by Maggie Stiefvater
First sentence: “You can hear a miracle a long way after dark.”
Support your local independent bookstore: buy it there!
Release date: October 10, 2017
Review copy provided by the publisher.
Content: There’s some swearing, including a couple of f-bombs. It will be in the Teen section (grades 9+) of the bookstore, but younger kids might be interested in it.
The problem with this book is that the plot is really hard to describe. There’s a family in the southern Colorado desert, the Sorias, that have basically made a living performing miracles for pilgrims who come to their homestead looking for help. But, it’s much more than about the miracles. There’s a boy who comes looking for help (but not a miracle) and a few pairs of lovers, some who are new and some who have lost their way. In fact, a lot of the plot is about how to find one’s way back from being, well, lost.
It’s historical, set sometime in the 1960s (I had it initially pegged for contemporary, then set in the 1970s… so I was close), but it feels, well, set out of time.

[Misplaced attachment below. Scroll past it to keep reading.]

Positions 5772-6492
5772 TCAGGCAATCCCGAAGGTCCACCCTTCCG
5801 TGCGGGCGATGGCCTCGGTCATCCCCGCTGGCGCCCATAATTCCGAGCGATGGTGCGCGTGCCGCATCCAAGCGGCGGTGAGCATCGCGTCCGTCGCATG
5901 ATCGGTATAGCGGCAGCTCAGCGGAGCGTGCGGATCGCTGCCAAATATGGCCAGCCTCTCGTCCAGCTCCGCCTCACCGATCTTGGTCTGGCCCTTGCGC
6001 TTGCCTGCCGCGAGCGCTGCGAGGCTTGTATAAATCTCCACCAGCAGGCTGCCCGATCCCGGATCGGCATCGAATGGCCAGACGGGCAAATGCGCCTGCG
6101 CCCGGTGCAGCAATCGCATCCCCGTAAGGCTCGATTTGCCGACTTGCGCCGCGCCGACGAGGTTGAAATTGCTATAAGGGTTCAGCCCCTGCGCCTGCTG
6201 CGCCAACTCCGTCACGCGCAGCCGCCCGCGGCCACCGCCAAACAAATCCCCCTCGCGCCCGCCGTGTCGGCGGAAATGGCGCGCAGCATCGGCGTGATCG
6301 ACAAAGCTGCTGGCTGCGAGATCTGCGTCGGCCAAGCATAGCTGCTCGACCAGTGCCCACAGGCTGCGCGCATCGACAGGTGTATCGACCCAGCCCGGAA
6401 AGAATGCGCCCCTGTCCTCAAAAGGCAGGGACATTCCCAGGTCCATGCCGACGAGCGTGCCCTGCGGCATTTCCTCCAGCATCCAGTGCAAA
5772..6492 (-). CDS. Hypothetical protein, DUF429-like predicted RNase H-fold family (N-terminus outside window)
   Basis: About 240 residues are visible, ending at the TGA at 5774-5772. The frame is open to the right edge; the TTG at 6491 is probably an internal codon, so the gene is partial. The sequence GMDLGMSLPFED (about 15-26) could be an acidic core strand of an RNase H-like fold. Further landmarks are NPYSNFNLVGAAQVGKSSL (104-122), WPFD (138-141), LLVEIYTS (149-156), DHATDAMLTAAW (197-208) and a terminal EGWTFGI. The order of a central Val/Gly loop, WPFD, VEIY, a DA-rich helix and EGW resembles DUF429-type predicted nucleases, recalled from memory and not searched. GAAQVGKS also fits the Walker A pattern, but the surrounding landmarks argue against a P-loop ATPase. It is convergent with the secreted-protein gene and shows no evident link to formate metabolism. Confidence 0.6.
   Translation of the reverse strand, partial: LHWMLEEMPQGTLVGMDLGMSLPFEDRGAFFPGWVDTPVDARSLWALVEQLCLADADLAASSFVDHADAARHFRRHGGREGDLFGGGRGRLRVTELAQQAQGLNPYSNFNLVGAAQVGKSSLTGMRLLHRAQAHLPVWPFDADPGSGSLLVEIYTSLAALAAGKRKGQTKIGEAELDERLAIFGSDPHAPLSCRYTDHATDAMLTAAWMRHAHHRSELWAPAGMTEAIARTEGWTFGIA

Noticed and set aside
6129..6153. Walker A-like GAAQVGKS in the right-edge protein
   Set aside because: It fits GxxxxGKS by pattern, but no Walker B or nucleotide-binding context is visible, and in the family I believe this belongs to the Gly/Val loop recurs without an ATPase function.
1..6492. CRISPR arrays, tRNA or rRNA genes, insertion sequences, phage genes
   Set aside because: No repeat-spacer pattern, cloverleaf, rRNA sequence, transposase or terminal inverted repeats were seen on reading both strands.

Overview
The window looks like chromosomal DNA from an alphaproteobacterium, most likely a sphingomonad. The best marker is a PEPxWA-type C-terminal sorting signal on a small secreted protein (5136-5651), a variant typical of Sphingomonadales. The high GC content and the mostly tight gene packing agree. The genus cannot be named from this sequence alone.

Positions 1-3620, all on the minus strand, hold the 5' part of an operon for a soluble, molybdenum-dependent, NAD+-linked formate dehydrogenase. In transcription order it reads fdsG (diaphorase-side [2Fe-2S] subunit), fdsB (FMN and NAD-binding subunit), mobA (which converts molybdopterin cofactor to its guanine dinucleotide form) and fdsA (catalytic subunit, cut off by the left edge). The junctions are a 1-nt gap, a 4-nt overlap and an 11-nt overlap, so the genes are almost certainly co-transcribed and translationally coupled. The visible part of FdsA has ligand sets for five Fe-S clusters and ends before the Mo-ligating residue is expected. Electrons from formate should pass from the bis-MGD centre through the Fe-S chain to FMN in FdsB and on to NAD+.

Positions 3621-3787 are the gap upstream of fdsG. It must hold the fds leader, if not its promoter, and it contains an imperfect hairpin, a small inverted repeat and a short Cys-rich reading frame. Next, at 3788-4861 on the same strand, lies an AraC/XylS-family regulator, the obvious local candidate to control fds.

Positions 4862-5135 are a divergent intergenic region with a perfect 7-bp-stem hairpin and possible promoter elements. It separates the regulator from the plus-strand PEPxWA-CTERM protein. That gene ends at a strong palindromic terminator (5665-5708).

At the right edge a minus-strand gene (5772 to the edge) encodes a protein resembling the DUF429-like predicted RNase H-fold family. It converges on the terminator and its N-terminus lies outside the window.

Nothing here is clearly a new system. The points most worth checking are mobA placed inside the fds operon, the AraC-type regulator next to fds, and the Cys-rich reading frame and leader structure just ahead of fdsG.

Mostly, though, the best thing about this is, like many Stiefvater novels, the words. She just has a way of telling a story that sucks you in and won’t let you go. And this was no exception. The magic here was less “magic” and more magical realism; it felt like it really could happen, that it was a natural outgrowth of the story, and it made perfect sense.
I’m sure Stiefvater will get some push back for writing a story with Latin@ main characters, but honestly, I don’t think she used stereotypes at all. (Or at least, that’s the way I felt; I’m not a great judge of this.) I loved all the characters, from the Soria family to the pilgrims, and I loved the way Stiefvater told the story. Everything just seemed to fit.
It’s really a wonderful story.